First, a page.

Only Yesterday

Only Yesterday


World Languages and Literatures

Document Type




Only Yesterday is a masterpiece by Mutsuo Takahashi, one of Japan's eminent and essential poets. In 2018, soon after Mutsuo Takahashi turned eighty, he published his magnum opus, a collection of poetry entitled Only Yesterday, a work containing 153 poems that showcase the poet's enormous erudition as he revisits the themes he has explored for the last five decades: the nature of beauty, love, homoerotic desire, art, and aging. At the same time, it also includes numerous socially engaged poems inspired by contemporary problems, such as exploitation of the nameless masses and the culture of hero worship. What makes this collection so is that even when talking about contemporary issues, Takahashi weaves into all poems motifs and ideas borrowed from ancient Greek culture, so that Greece serves as the lens through which Takahashi--a lifelong scholar of both modern poetry and classical literature--views the world, even as he writes in an elegant blend of classical and modern Japanese. The result is a dazzling piece of world literature that bridges East and West, new and ancient, all within a witty, idiosyncratic collection that's been translated beautifully by acclaimed translator Jeffrey Angles, whose work earned this book a grant from Japan Foundation. "This collection of poetry is like a sea filled with islands. The sounds of the surging waves of the Japanese language carry us toward the many facets of Greece that Takahashi holds so dear. In the poetic dreams which pass before our eyes one after another, we gaze at leisure upon its landscapes."--Mimi Hachikai, author of The Quickening Field "The most apt metaphor to describe Takahashi's poetic production is the performance of a tightrope walker. With great care and indescribable pleasure, he skillfully crosses the taut rope connecting the vulgar and the sacred, poetic form and free verse, as well as Japanese verse and ancient poetry."--Hisaki Matsuura, (author of Triangle and Le calligraphe) "The god of poetry does descend to us from time to time--that's what I thought as I read this collection of poetry... It is filled with deep emotion and feeling, knowledge and educated culture, and beyond that, the shadow of ideology. Yet what drives the production of Takahashi's poetry is his wit."--Natsuki Ikezawa, author of Still Lives and A Burden of Flowers Poetry, History, Asian & Asian American Studies, LGBTQ+ Studies.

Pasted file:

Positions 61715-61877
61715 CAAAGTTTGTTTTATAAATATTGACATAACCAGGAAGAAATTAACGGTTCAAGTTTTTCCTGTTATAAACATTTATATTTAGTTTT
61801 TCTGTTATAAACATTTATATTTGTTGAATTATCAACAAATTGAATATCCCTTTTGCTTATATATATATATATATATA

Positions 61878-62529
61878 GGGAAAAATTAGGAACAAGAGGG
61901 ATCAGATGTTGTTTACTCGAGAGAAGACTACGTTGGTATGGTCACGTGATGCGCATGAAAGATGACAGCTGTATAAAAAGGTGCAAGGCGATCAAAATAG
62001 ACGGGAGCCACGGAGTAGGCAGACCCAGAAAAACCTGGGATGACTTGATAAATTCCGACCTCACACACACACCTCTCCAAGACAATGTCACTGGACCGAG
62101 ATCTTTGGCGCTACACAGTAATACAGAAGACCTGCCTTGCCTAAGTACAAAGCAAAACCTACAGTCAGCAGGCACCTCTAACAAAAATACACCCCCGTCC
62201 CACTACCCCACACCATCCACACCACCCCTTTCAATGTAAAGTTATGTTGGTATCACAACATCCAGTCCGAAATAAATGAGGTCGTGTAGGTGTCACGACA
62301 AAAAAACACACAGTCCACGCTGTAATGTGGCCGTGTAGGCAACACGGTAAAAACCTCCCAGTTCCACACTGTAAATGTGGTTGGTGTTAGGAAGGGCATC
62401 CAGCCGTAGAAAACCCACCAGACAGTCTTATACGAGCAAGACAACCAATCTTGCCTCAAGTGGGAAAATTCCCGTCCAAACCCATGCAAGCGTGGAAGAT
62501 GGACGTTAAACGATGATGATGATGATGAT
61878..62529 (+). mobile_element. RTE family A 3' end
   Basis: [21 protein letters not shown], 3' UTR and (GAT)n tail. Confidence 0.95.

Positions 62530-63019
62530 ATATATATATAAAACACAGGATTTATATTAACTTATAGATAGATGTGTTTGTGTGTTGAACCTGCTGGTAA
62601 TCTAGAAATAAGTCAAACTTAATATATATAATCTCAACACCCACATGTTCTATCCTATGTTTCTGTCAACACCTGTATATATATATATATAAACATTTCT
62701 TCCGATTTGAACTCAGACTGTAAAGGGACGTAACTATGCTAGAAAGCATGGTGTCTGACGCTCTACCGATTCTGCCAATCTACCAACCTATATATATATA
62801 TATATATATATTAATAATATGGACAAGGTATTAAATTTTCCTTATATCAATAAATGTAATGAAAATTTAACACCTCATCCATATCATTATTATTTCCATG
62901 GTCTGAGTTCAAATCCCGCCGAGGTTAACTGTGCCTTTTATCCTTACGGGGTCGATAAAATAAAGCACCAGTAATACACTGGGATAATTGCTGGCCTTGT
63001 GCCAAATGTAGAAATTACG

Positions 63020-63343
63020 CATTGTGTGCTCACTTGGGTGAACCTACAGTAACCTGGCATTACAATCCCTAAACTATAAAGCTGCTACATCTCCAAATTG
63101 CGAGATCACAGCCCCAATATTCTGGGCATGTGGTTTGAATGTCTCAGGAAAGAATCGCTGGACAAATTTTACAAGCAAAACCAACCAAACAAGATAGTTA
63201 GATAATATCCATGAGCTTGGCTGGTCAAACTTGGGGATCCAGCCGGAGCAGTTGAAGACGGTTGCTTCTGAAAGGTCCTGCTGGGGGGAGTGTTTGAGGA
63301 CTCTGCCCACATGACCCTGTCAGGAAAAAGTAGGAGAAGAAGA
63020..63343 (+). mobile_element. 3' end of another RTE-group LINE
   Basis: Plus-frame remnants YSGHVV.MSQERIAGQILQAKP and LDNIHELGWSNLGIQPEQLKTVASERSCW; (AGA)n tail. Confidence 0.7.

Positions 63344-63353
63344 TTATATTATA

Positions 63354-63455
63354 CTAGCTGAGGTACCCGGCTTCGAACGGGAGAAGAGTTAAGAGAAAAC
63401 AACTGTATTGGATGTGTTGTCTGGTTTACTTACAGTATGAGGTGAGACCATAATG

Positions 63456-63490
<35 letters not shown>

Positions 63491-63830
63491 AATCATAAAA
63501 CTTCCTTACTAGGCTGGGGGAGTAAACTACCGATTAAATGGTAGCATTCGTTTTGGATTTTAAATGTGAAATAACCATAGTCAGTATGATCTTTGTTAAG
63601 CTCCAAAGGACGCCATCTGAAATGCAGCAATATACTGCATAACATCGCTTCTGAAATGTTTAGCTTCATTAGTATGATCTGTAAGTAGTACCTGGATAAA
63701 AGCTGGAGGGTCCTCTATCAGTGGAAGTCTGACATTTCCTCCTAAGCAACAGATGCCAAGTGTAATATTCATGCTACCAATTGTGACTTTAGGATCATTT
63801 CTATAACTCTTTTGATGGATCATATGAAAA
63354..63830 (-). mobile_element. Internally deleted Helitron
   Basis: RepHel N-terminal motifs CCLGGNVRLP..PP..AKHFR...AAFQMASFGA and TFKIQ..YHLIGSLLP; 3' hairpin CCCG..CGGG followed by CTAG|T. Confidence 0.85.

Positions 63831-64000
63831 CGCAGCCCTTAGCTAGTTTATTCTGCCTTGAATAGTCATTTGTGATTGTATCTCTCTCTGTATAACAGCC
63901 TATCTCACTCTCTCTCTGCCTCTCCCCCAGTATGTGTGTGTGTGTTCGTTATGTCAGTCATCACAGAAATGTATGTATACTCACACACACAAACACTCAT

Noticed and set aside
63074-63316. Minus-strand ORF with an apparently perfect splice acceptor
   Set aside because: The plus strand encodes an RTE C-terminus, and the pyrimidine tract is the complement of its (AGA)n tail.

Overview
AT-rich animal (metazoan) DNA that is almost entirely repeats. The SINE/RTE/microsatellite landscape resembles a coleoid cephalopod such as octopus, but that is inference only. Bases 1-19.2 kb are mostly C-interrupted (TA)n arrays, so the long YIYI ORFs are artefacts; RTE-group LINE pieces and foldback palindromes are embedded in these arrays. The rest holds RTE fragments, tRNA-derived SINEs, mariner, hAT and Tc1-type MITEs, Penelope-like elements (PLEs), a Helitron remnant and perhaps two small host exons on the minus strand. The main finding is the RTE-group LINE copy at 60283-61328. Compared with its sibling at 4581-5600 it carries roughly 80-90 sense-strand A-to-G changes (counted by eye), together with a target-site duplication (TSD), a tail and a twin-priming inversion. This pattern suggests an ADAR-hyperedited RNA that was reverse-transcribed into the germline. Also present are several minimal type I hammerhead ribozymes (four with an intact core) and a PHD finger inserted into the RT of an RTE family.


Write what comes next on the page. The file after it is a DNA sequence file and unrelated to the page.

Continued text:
Publication Date



Japanese Studies | Language Interpretation and Translation | Poetry


Jeffrey Angles, translator.

Only Yesterday